Colombo International Tea Convention promotes ExclusiviTea of Ceylon Tea

Friday, 16 March 2012 00:01 -     - {{hitsCtrl.values.hits}}

As one of the top producers and exporters of tea, Sri Lanka proudly hosted the Colombo International Tea Convention which was the first international tea convention to be held in the island during peace time.

Attended by over 600 delegates, including 175 international delegates the event got under way at the Cinnamon Grand hotel from 1 to 3 February 2012 with Minister of Plantation Industries Mahinda Samarasinghe as the Chief Guest.

To show his support to this very important sector in the Sri Lankan economy, President Mahinda Rajapaksa hosted delegates of the Convention to afternoon tea on the first day of events.

Minister Samarasinghe delivering the keynote address at the Convention assured delegates that the Government’s commitment to the tea industry is strong and would be strengthened in the future to support the sector. He also stressed that to ensure the sustainability of tea, we should not compromise on quality. Many compromise on quality because of competition, they want to get a piece of the action since some markets are driven by prices and this is not sustainable, he said. “We need to understand the special liking of the consumer and give them a proper cup of tea.”

A marketing and promotion strategy is already on the way, he said and a campaign would be selected according to and to suit the different tea importing countries from Sri Lanka. “Funds have been set aside for this already,” the Minister said. “While talking about what is good about Sri Lankan tea we must also say why it is good to drink tea in general.” Black and Green tea have the same properties and this has to be marketed in the correct manner, he said.

“The country is deeply indebted to the tea sector of the country, the tax contribution by the tea sector has been able to help the country during troubled times,” Indrajit Coomaraswamy, Former Director, Economic Affairs Division of the Commonwealth Secretariat said, as he kicked off the sessions on day two of the convention.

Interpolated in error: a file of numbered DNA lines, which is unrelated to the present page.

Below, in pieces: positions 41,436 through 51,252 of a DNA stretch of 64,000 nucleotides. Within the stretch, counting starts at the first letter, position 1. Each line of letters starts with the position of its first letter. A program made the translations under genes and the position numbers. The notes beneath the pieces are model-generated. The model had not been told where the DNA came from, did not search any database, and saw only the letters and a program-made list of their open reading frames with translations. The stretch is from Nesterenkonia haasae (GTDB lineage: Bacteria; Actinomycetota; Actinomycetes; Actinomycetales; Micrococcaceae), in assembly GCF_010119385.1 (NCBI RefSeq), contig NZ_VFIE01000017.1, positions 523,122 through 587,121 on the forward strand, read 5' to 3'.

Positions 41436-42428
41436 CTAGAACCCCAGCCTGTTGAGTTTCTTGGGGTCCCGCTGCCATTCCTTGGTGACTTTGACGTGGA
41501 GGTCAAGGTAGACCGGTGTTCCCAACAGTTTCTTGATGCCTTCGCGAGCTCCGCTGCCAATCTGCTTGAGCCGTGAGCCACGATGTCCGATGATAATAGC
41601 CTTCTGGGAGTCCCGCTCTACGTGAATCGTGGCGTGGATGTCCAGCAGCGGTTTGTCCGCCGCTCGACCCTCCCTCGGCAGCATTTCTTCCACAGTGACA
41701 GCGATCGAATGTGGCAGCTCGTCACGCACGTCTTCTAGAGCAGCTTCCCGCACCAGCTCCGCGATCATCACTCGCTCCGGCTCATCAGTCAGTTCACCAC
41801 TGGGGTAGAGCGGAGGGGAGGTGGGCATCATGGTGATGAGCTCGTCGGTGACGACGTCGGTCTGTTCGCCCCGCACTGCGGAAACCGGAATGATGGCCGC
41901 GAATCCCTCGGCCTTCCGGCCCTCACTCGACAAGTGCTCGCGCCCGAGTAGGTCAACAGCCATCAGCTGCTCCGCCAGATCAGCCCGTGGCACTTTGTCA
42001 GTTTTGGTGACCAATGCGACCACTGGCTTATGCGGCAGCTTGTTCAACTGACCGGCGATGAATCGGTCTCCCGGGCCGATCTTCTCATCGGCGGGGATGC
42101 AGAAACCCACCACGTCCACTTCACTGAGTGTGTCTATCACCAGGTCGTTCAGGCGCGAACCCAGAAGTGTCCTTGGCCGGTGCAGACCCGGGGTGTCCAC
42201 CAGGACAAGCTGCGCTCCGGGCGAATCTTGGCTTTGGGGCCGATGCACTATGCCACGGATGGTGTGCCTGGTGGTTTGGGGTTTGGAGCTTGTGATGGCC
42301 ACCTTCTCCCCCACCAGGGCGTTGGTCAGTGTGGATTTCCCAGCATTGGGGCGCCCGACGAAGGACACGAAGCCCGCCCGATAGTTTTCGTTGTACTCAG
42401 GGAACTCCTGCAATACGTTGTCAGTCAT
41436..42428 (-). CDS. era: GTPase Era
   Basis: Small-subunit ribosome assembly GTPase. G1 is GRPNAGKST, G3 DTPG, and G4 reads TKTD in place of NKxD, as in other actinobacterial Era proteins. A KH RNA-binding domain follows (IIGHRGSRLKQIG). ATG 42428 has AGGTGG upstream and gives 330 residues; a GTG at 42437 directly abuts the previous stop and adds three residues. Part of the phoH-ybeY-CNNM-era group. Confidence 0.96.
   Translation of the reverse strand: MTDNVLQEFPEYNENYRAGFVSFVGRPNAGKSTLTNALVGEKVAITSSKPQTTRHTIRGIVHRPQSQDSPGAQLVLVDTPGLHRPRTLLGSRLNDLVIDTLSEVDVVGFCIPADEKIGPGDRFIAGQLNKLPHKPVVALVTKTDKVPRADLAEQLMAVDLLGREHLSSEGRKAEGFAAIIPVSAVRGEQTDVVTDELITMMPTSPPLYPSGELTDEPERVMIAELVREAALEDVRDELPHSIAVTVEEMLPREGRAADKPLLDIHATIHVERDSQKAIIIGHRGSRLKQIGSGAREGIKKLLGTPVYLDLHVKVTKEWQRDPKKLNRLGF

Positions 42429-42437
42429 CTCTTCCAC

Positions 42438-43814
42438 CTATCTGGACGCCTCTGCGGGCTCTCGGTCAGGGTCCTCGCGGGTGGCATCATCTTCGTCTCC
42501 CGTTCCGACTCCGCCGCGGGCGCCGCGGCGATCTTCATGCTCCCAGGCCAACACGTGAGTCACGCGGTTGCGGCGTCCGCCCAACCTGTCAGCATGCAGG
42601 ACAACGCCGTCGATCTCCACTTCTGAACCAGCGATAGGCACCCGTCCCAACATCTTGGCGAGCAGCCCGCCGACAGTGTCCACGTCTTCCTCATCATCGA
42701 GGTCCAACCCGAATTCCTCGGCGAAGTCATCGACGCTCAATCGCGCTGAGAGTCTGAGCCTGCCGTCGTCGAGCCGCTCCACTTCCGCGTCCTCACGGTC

Speaking on Sri Lanka’s medium term prospects, opportunities and challenges, Coomaraswamy noted that the island nation should plug into the region of Asia and said that the country should focus more attention on India and China. However, Coomaraswamy says there are many factors that would affect Sri Lanka’s strategic choices like the high level of liquidity in the global market. Given that growth in emerging economies is going to be higher than in advanced economies, there is a real opportunity for countries like Sri Lanka to move in the direction of obtaining a hub status.

Newly-appointed Chairperson of the Sri Lanka Tea Board Janaki Kuruppu called for “more involvement of women at the top end of the sector.” She said that women are some of the biggest contributors to the island’s GDP through the garments, tea and housemaid sectors. She also called for the improvement of the tea trade through innovative thinking. “If they don’t drink tea, get them to bathe in it or apply it on their face,” she said.

At the conclusion of the event Chairman of the Convention Committee Micheal de Zoysa said: “The Colombo International Tea Convention highlighted the ExclusiviTea of Ceylon Tea from bush through to plucking, production, auction, transportation, value addition and on to the final consumer.”

In this journey, he said the partnerships with Rain Forest Alliance, Fair Trade and Ethical Tea were highlighted, showing Ceylon Tea as second to none. In other presentations, logistics, finance, consumer needs the latest marketing methodologies were brought forth.

“Delegates from over 26 countries both producers and consumers left Sri Lanka well fed, well entertained and well informed having attended the best Tea Convention ever,” De Zoysa said.